The Working Group on legal issues aimed at contributing to the general objectives of the iMobility Forum; investigating legal and liability issues related to safe, smart, and clean mobility and new technologies; establishing recommendations on legal issues, privacy issues, product and service liability issues; and investigating the effect of Road Traffic Legislation on future vehicle technologies. In particular, the Legal Issues WG contributed to EC policy programmes by delivering input to the European Commission’s studies on liability and data protection.
The Working Group on Vulnerable Road Users (VRU) aims to support ITS stakeholders with the development of individual goals and targets for the improvement of the safety of VRU along with recommendations and guidelines to achieve these goals.
The HMI working group has focused on development of the European Statement of Principles on HMI (ESoP) that was published as an EC Recommendation in 2008. The Human Machine Interaction WG achieved an overall consensus that the ESoP is a useful guidance document and that an update should now be undertaken. The priority recommendations from the WG include, but are not limited to the reformulation of the scope of the ESoP; a need to update the ESoP in accordance with the introduction of higher levels of automated driving; developing certification procedures for Apps building on the ESoP; and identifying a need to monitor ongoing developments of relevant technologies.
The mission of the Working Group on SafeApps was to accelerate the safe use of open interfaces for nomadic devices and Apps to achieve large-scale deployment. The Safe App WG finalised a report in order to cover aspects such as circumstantial prioritization of messages, message harmonisation, message presentation, in-vehicle connectivity and stowing the Nomadic Device. The WG recommended establishing a central place for developing and maintaining solutions for overarching ITS requirements regarding the presentation of driver information; stimulating that HMI relevant ESoP principles and overarching ITS requirements are supported in ITS standardization; considering future work from the driver perspective; promoting open connectivity between smart devices and the car; and creating a blacklist of – for safety reasons – forbidden applications.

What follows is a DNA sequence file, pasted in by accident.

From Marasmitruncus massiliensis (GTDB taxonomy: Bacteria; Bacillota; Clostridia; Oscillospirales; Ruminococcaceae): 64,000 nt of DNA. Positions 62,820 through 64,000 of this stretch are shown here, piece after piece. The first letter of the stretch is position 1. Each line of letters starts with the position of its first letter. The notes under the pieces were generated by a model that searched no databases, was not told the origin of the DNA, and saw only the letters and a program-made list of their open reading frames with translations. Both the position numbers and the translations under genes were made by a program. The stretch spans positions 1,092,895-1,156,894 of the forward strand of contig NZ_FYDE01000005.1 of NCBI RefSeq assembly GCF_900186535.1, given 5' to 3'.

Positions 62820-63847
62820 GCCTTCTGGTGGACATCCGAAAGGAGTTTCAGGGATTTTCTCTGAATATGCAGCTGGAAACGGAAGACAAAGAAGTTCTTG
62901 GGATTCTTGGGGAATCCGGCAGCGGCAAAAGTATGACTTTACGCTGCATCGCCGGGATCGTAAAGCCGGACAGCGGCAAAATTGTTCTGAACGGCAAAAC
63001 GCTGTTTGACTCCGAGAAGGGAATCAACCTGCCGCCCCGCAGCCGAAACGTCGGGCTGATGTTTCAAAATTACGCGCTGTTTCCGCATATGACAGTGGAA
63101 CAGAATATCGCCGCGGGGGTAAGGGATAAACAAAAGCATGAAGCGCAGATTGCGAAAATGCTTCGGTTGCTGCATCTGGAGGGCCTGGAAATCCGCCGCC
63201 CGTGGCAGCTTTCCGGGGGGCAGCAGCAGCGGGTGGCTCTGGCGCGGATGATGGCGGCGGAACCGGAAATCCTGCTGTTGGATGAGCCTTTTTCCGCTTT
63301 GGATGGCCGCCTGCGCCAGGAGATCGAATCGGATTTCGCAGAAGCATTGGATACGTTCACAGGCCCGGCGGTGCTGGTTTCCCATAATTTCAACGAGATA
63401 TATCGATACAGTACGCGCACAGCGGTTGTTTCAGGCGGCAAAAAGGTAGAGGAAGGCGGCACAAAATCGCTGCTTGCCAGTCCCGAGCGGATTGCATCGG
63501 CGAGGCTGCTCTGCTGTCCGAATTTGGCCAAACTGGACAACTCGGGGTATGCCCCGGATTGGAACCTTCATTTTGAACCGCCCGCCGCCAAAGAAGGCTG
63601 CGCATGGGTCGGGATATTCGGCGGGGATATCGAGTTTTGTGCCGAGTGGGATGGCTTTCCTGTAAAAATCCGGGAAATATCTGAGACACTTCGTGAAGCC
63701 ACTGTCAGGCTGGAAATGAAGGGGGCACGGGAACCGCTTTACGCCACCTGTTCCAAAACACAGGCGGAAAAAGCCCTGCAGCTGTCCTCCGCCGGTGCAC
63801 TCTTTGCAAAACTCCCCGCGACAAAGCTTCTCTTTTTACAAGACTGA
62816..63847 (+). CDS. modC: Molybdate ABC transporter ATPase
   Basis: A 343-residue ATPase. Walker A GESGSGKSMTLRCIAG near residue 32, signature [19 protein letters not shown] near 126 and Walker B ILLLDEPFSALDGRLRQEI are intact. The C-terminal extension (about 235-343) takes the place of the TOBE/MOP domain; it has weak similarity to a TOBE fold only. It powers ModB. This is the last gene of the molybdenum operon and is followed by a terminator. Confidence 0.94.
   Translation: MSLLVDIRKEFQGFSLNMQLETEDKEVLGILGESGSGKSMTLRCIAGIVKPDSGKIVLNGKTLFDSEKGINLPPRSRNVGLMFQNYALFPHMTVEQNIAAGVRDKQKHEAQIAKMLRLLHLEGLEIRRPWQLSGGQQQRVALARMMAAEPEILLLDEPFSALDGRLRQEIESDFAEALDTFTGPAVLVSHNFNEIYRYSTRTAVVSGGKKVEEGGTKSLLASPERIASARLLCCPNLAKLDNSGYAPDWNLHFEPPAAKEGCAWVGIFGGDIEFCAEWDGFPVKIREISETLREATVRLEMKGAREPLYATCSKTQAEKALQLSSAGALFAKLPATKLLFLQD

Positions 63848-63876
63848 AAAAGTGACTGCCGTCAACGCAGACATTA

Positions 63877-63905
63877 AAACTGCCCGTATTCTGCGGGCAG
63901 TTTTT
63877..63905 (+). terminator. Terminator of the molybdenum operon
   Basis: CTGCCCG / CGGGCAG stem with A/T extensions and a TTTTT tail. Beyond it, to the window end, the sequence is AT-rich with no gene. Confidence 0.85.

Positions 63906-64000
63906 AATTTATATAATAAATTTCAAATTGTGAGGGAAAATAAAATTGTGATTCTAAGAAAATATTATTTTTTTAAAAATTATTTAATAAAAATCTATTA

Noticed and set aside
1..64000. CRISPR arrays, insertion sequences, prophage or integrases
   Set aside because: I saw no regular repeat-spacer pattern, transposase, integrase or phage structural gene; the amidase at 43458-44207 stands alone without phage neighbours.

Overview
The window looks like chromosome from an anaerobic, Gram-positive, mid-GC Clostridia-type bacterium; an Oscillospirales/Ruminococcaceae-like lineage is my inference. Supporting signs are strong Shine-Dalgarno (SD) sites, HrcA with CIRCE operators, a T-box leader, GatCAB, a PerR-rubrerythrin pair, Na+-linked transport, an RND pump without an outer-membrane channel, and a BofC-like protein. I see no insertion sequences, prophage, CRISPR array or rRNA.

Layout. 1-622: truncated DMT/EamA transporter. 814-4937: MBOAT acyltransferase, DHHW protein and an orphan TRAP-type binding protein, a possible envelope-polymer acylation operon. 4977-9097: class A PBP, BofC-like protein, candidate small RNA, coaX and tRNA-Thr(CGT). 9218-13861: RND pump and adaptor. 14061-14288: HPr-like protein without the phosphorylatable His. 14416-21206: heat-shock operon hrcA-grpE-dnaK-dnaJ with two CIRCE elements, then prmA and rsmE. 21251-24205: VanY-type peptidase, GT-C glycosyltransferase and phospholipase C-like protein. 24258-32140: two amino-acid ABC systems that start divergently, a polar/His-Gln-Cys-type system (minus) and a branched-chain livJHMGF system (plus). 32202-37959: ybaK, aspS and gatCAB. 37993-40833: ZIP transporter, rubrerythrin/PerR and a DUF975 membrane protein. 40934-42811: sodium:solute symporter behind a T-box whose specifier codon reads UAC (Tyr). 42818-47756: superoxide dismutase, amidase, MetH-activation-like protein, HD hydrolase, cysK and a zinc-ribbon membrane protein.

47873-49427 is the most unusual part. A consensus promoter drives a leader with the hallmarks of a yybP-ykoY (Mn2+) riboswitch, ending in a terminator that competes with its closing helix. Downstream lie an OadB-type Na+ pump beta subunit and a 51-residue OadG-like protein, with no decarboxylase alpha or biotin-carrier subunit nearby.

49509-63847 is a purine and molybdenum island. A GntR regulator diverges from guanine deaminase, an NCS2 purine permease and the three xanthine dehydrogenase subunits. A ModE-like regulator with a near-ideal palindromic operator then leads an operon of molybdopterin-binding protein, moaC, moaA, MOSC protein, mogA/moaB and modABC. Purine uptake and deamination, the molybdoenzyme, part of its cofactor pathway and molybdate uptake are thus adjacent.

The Probe Data WG started in September 2013 with the participation of stakeholders representing research, industry, service providers and public authorities. The primary purpose of the WG was to correspond with the existing US–Japan ITS working group on this topic and form a trilateral collaboration. It aimed to provide recommendations to address cross-cutting issues such as research needs, barriers, challenges and harmonization of standards and identified possible collaborations between private and public sectors sharing probe data. The recommendations of the Probe Data WG include: encouraging more public-private collaboration between probe data service providers, traffic managers, road operators and road maintenance service; exchanging best practices with other similar initiatives not only in Europe but also in other parts of the world such as US and Japan; promoting evaluation studies that quantifies the costs and benefits of the use of Probe Data for public services; defining a Roadmap for the harmonization of Probe Data bases and standards as well as to the definition of possible uses and exploitation models, and establishing a data protection code of conduct related to the collection of vehicle probe data.
The iMobility Support project came to an end in 2015 and I would like to thank the iMobility Support consortium (VTT, AustriaTech, DEKRA, Q-FREE, FIA, ACEA) who have released over a period of 3 years, valuable reports on the status of deployment of priority systems and also European eCall system and supporting the eCall implementation platform meetings, the usage of Pre-commercial procurement (PCP) and support activities of ITS Standardisation, Certification & Interoperability in Europe and also a release of activities of the EU-US-Japan cooperation. Accompanying these activities the Standardisation and PCP handbooks are used as support handbook for the different ITS stakeholders.
Lina Konstantinopoulou is Head of Department, Transport and Logistics at ERTICO-ITS Europe and Project Coordinator of the iMobility Support and iMobility Forum projects.